Local South Carolina Lowcountry Reaction to Pope John Paul II's Beatification

From here:

Brady Anderson of Mount Pleasant, former head of U.S. Agency for International Development, former U.S. Ambassador to Tanzania

Anderson, a Protestant, said sainthood was of no concern to him, but that he admired John Paul II.

“I think he did a great job. I think he was really important. His history and ethnic and cultural identity was really important, and I think he played that very well. I liked him.

“I thought he was a positive force internationally. I have a very positive memory of his time.”

Read them all.


Posted in * Christian Life / Church Life, * Culture-Watch, * Religion News & Commentary, * South Carolina, Church History, Other Churches, Religion & Culture, Roman Catholic

3 comments on “Local South Carolina Lowcountry Reaction to Pope John Paul II's Beatification

  1. David Hein says:

    I certainly have no objection to the beatification of Pope John Paul II, and I have no grounds for expecting anybody to pay any attention even if I did; but I confess to some disappointment that Pope John XXIII is not farther along in this process. He also did a world of good.

  2. carl says:

    This grisly morbid preoccupation with corpses is a wonderful physical manifestation of everything that is wrong with the RCC. Why did they have to exhume the body? Why did they have to examine the body? I surely hope they are not going to set it up somewhere as an object of veneration. It’s repulsive and spiritually corrupt.


  3. TACit says:

    Hmmm, perhaps not the best discussion environment here for advocates of ‘Santo subito’…..which I am not, but it was interesting to learn last week that the Cardinals presented a petition for immediate advancement to the canonization process for JPII, before their conclave had actually chosen his successor, and that successor turned it down.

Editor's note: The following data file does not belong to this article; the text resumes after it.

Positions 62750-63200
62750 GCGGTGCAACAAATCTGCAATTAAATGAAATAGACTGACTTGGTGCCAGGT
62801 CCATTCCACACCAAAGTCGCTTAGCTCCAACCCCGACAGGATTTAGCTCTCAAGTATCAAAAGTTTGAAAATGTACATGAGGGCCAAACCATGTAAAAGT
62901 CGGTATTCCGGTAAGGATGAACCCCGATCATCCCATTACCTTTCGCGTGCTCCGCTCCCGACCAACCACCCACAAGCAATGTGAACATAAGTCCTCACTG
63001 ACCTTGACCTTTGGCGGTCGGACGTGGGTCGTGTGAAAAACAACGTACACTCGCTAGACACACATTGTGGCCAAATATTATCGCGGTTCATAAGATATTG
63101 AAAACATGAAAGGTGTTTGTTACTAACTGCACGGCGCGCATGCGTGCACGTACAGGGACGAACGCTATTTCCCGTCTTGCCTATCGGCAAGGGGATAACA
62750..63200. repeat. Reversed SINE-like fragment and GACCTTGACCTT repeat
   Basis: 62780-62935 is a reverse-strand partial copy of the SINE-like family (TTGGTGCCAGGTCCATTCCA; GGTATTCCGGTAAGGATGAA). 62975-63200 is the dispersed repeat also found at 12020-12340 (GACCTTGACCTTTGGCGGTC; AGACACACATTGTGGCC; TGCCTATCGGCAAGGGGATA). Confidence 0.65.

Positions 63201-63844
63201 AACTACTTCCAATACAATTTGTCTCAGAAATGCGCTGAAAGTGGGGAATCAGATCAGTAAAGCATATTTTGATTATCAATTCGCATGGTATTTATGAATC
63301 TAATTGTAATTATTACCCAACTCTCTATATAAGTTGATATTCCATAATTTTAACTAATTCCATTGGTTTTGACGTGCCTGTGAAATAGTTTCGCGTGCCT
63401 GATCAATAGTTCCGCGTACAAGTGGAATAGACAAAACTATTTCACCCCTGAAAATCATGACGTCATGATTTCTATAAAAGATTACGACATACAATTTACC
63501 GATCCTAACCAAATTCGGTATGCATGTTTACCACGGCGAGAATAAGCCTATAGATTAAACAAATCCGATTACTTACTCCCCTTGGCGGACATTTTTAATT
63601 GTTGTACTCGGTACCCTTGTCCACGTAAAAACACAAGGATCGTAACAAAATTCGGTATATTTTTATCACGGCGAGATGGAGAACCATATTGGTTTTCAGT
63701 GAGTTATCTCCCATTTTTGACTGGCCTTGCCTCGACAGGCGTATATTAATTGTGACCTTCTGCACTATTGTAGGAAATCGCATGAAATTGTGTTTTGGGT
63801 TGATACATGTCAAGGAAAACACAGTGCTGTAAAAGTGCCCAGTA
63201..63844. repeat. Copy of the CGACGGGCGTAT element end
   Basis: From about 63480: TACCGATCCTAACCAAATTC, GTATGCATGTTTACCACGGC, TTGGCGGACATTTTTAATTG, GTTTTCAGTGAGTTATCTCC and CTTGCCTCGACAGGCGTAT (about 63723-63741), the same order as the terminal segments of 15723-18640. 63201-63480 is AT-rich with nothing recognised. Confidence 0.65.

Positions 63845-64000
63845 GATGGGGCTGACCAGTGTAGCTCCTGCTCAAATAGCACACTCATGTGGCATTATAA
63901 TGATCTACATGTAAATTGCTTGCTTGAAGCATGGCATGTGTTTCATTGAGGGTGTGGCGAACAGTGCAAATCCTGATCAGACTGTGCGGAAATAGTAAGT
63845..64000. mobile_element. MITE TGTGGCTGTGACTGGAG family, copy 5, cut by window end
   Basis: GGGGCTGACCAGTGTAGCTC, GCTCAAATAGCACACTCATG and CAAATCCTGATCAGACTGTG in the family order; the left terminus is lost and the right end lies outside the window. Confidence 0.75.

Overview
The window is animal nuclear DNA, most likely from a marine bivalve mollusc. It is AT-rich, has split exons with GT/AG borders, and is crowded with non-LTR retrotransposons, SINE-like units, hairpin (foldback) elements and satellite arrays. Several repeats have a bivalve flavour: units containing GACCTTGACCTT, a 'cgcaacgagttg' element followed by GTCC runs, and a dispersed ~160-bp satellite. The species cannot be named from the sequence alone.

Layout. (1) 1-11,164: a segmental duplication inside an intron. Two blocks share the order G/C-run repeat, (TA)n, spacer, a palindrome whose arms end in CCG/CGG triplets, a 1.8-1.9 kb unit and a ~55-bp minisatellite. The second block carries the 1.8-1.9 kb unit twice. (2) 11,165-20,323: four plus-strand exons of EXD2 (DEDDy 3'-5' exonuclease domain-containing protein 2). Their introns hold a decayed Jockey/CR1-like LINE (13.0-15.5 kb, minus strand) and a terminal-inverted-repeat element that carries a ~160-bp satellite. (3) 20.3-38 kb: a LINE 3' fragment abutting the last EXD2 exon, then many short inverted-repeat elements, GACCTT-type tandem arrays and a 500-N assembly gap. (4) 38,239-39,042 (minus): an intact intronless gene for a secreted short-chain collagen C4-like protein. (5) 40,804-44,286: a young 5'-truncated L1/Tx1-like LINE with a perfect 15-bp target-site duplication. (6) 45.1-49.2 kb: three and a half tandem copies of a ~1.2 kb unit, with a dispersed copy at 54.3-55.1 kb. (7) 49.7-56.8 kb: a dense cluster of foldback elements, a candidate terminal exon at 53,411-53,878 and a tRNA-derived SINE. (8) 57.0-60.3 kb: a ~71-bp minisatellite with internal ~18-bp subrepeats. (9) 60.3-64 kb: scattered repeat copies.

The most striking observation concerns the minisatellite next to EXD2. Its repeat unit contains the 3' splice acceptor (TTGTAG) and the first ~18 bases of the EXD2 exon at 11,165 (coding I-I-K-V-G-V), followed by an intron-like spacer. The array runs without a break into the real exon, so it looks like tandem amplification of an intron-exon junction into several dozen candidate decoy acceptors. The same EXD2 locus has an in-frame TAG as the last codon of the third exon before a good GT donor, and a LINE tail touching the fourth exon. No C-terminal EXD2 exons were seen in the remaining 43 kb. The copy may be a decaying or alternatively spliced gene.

Seriously – there was no body in evidence after the Mass, it was the closed casket. But in any case, the corruption or lack of it of the body could be an aspect of the sainthood investigation, which wouldn’t have been dropped just because of a Protestant Reformation.
    I cannot say I ever felt what millions of others did about JPII, and it bothers me that the Maciel and other developments took place around him without any better perception than occurred. However, the saints are said to be ‘people that the light shines through’, like stained glass windows. Evidently JPII was one of those, since over a million souls felt it important to be in Rome to worship when he died, and again yesterday.
    The American hagiography, OTOH, that envelops folks like MLKJr. in spotless white robes, concerns me even more, when lifestyle is manifestly not in accord with basic Gospel precepts.
    It was jarring to think even such as Mugabe, and Berlusconi, were there too yesterday. But God has different ways to ours.